.90 (your array is 10% bigger than required) ~5.50 searches

Closed Hash w/Linear Probing Efficiency

40

Average # of Checks = 1 + L/2

Open Hash Table Efficiency

Given a particular load L for an Open Hash Table, it’s also easy to compute the average # of tries to insert/find an

item:

So, if your open hash table has a

load factor of your search will take

.10 (your array is 10x bigger than required) ~1.05 searches.20 (your array is 5x bigger than required) ~1.10 searches

.30 (your array is 3x bigger than required) ~1.15 searches…

.70 (your array is 30% bigger than required) ~1.35 searches

.80 (your array is 20% bigger than required) ~1.40 searches

.90 (your array is 10% bigger than required) ~1.45 searches

41

Open Hash

Load Avg Steps.10 ~1.05 searches.20 ~1.10 searches.30 ~1.15 searches

….70 ~1.35 searches.80 ~1.40 searches.90 ~1.45 searches

Closed vs. Open Hash Table

Moral: Open hash tables are almost ALWAYS more efficient than Closed hash tables!

Closed Hash w/L.P.

Load Avg Steps

.10 ~1.05 searches

.20 ~1.12 searches.30 ~1.21 searches

….70 ~2.16 searches.80 ~3.00 searches.90 ~5.50 searches

42

Sizing your Hash Table

Remember: Expected # of Checks = 1 + L/2

Challenge:

If you want to store up to 1000 items in an Open Hash Table and be able to find any item in roughly 1.25

searches, how many buckets must your hash table have?

Answer: Part 1: Set the equation above equal to 1.25 and solve for L:

1.25 = .25 = L/2 .5 = L

Part 2: Use the load formula to solve for “Required size”:

# of items to insert

Required hash table sizeL = ______1000________

Required hash table size.5 = 1000 .5

Required hash table size =

1 + L/2

= 2000buckets

This result means:

“If you want to be able to find/insert items into your open hash table in an average of

1.25 steps, you need a load of .5, or roughly 2x more buckets than the maximum number of values you’ll put into your

table.” If our hash table has 2000 buckets and we’re inserting a maximum of 1000 values, we are guaranteed to have an average of 1.25 steps

per insert/search!

43

So basically it’s a tradeoff!You could always use a really big hash table with

way-too-many buckets and ensure really fast searches…

But then you’ll end up wasting lots of memory…

On the other hand, if you have a really small hash table (with just barely enough room), it’ll be slower.

Finally, when choosing the exact size of your hash table (the number of buckets)…

Always try to choose a prime number of buckets…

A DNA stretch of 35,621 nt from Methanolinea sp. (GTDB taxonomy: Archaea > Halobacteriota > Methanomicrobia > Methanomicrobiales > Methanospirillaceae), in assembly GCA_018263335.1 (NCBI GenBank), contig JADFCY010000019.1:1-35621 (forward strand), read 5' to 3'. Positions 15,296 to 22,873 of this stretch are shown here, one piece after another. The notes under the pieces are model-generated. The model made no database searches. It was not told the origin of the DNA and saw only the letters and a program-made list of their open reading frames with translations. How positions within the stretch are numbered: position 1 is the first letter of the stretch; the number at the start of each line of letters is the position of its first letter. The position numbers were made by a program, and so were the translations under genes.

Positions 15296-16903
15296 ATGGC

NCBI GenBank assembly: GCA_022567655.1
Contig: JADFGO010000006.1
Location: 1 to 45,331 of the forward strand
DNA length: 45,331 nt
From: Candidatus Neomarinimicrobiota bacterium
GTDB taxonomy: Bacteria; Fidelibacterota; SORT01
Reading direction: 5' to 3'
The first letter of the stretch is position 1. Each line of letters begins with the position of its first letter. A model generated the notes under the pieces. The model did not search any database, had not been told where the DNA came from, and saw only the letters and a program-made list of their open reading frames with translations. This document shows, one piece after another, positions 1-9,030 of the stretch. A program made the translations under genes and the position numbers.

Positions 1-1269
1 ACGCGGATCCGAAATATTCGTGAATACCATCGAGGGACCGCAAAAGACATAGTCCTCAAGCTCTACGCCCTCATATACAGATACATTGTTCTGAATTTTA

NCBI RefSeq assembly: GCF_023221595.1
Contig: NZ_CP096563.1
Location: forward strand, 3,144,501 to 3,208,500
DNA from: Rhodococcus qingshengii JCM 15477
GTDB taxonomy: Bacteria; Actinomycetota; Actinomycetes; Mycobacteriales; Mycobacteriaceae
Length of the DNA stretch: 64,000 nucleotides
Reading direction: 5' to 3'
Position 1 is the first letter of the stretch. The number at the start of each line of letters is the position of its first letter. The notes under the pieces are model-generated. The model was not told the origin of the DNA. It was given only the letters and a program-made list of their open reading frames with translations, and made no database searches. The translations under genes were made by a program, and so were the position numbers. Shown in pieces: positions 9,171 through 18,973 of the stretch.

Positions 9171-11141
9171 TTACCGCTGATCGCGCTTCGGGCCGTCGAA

Instead of 2000 buckets, give your hash table 2021 buckets.

This causes more even distribution and fewer collisions!

44

What Happens If…

What happens if we want to allow the user to search by the student’s name instead of their ID number?

Well, our original hash function function won’t quite work:

int hashFunc(int ID){ return(ID % 100000) }

int hashFunc(string &name){ // what do we do? }

Now we need a hash function that can convert from a string of letters to a number between 0 and N-1.

45 A Hash Function for Strings

int hashFunc(string &name){ int i, total=0; for (i=0;i<name.length(); i++)

total = total + name[i]; total = total % HASH_TABLE_SIZE; return(total);}

Here’s one possibility for a hash function that can convert a string into a number between 0 and N-

1.

But this hash function isn’t so good. Why not?

Hint:

What happensif we hash “BAT”?

What happensif we hash “TAB”?

How can we fix it?

46

A Better Hash Function for Strings

int hashFunc(string &name){ int i, total=0; for (i=0;i<name.length(); i++)

total = total + (i+1) * name[i]; total = total % HASH_TABLE_SIZE; return(total);}

Here’s better version of our string hashing function – while not perfect, it disperses items more uniformly in

the table.

Now “BAT” and “TAB” hash to different slots in our array since this version takes character position into account.

47 Choosing a Hash Function: Tips

1. The hash function must always give us the same bucket # for a given input value:

Today: hashFunc(400683948) bucket 83,948 Tomorrow: hashFunc(400683948) still bucket

83,948

Hash(“abc”) = 294Hash(“cba”) = 294

2. The hash function should disperse items throughout the hash array as randomly as possible.

Not good!

3. When coming up with a new hash function, always measure how well it disperses items (do some experiments!)

Good! Bad!

Hint: Good functions for hashing strings are CRC32, CRC64, MD5 and SHA2.

Google for ‘em – they’re all open source!

Here’s an example of how CRC32 might be used:

std::string strToHash = …; // the string to hash int bucket = crc32(strToHash) % NUM_BUCKETS;

Notice that you have to add your own modulo based on your table size. These hash function won’t do this

for you!

48 Hash Tables vs. Binary Search Trees

Hash Tables Binary Search Trees

Speed O(1) regardless of # of items

O(log2N)

Max SizeClosed: Limited by array

size

Open: Not limited, but high load impacts performance

Unlimited size

Simplicity Easy to implement More complex to implement

SpaceEfficiency

Wastes a lot of space if you have a

large hash table holding few items

Only uses as much memory is needed (one node per item

inserted)

Ordering No ordering (random)

Alphabetical ordering

In fact, if you want to expand your hash table’s size you basically have to create a whole new

one*:

1. Allocate a whole new array with more buckets

2. Rehash every value from the original table into the new table

3. Free the original table

49

“Tables”Let’s say you want to want to write a program to keep track

of all your BFFs…

Of course, you want to remember all the

important dirt about each BFF:

And you want to quickly be able to search for a BFF in

one or more ways…

“ Find all the dirt on my BFF ‘David Johansen’ ”

“ Find all the dirt on the BFF whose number is 867-5309 ”